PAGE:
The Pilot Program presented by Jackson/ Teton County's Housing Director, April Norton, would provide rental assistance to individuals and families in Teton County. Photo: Nick Sulzer // Buckrail

Update Dec. 8: Yesterday, at the regular Teton County Board of Commissioners meeting, the BCC agreed to reconsider the First/Last/ Deposit Program Pilot in a 5-0 vote. The date for discussion is still to be determined.


JACKSON, Wyo. — On Monday, the Teton County Board of County Commissioners (BCC) voted against a proposed First/Last/ Deposit Program Pilot in a 3-2 vote at the Town and Count’s Joint Information Meeting.

The Town Council, however, voted in favor of the program with a 4-1 vote.

The Pilot Program presented by Jackson/ Teton County’s Housing Director, April Norton, would provide rental assistance to individuals and families in Teton County.

“The program itself will be for individuals and households working in Teton County a minimum of 30 hours per week,” said Norton. “These are folks who are working locally, full time, and who earn less than 120% of the median family income.”

The Pilot Program would be set to last until the end of May 2022 or until funds are spent, whichever is first.

Norton elaborated that while the proposal was developed by the Housing Department, One22 would administer the program.

“We propose partnering with One22 to administer the program, as they are already running some housing assistance programs. As we started to put this program together…it became obvious that One22 was the right partner because they are providing that financial assistance [to residents in Teton County] already.”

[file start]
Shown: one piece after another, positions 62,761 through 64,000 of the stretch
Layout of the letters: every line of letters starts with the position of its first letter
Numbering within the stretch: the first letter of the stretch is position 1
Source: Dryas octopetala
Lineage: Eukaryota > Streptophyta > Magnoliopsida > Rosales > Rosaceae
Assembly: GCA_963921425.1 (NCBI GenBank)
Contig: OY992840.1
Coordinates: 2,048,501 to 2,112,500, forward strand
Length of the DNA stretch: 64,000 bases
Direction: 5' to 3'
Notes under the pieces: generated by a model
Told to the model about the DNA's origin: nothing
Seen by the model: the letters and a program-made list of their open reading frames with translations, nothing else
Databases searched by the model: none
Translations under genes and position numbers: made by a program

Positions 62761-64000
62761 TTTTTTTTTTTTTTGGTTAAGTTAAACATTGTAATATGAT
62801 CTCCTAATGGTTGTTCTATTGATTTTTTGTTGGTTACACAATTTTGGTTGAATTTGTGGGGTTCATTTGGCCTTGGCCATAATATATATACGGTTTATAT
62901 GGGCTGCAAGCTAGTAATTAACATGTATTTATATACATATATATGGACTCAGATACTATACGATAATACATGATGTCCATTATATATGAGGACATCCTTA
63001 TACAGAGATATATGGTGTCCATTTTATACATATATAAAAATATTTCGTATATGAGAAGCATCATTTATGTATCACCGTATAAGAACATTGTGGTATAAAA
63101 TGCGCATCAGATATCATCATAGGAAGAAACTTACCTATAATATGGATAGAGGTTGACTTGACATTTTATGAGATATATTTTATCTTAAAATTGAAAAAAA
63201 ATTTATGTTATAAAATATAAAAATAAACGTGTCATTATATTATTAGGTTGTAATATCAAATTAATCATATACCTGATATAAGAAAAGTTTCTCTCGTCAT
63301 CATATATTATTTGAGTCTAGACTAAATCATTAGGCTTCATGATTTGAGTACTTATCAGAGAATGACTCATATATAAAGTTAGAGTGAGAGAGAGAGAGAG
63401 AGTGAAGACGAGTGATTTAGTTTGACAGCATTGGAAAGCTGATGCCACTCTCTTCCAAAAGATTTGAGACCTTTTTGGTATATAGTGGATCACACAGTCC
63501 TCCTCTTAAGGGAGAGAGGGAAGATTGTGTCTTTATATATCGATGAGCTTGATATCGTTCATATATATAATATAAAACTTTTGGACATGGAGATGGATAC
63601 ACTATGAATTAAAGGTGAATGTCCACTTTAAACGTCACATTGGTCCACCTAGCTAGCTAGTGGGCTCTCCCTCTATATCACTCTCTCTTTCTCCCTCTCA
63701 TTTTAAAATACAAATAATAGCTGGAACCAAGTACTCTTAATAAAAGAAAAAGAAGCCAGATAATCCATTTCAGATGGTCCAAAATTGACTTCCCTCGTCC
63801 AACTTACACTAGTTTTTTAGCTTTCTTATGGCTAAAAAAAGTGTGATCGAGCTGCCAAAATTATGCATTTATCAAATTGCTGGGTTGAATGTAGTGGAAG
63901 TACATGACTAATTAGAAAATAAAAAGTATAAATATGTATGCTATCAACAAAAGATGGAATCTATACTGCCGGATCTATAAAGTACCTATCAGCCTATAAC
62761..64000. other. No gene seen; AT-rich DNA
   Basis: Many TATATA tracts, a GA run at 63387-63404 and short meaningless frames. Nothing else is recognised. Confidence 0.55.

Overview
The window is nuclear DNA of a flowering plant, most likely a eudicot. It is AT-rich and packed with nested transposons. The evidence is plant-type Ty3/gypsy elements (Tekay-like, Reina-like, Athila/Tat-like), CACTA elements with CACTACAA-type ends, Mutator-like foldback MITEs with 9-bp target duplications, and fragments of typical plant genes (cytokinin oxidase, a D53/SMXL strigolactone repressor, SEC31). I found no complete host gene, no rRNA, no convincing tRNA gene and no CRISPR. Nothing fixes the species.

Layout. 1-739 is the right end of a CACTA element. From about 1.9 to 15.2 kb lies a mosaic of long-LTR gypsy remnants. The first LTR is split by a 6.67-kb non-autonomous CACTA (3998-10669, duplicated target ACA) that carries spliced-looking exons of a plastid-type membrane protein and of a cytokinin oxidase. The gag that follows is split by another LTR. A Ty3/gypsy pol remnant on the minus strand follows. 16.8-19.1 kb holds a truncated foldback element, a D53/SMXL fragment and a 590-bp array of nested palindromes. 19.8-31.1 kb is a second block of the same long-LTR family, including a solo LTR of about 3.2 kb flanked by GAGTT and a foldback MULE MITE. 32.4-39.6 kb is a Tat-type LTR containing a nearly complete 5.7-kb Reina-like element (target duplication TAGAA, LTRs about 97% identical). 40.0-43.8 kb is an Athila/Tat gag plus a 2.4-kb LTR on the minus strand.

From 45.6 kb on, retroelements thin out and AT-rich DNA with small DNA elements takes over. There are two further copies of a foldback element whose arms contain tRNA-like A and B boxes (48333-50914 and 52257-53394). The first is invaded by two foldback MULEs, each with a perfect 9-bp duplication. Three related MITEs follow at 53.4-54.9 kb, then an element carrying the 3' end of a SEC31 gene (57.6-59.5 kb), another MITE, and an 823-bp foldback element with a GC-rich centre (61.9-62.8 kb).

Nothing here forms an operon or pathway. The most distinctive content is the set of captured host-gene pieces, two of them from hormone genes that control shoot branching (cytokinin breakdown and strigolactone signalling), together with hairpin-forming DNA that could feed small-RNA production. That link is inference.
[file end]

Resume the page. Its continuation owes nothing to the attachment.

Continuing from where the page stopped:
The program is intended to help community members find stable and affordable housing, and to relieve cost burdens for families in Teton County.

In the proposed program, One22 would vet the applicants. A household may receive one award per year up to $3,000 for a household without a dependent, and $6,000 for a household with a dependent. The program is slated for $50,000 at which point the Housing Department will come to the BCC and present its findings then either choose to continue the program with changes and upgrades or to just continue the program as is.

However, Commissioners took issue with several aspects of the proposal such as where the provided deposit would go after tenants’ rental period was up along with several details regarding One22’s role in the program.

Commissioner Mark Newcomb suggested that rather the town or county controlling this program, they could instead provide the funding to One22 but designate it for their own rental assistance program.

“I don’t think I can support this today,” said Commissioner Newcomb. “I think that yes this community needs [this program] but I think that we could give funds to One22 in the spirit of a matching grant, and they can figure out all these nuanced questions on their own, based on their intimate knowledge of those who need this assistance and the community in general.”

“I’m certainly not against funding this, I just think One22 could ultimately do a better job at this,” said Newcomb.

Caroline Chapman is a Community News Reporter. She's a lover of alliteration, easy-to-follow recipes and board games when everyone knows the rules. Her favorite aspect about living in the Tetons is the collective admiration that Wyomingites share for the land and the life that it sustains.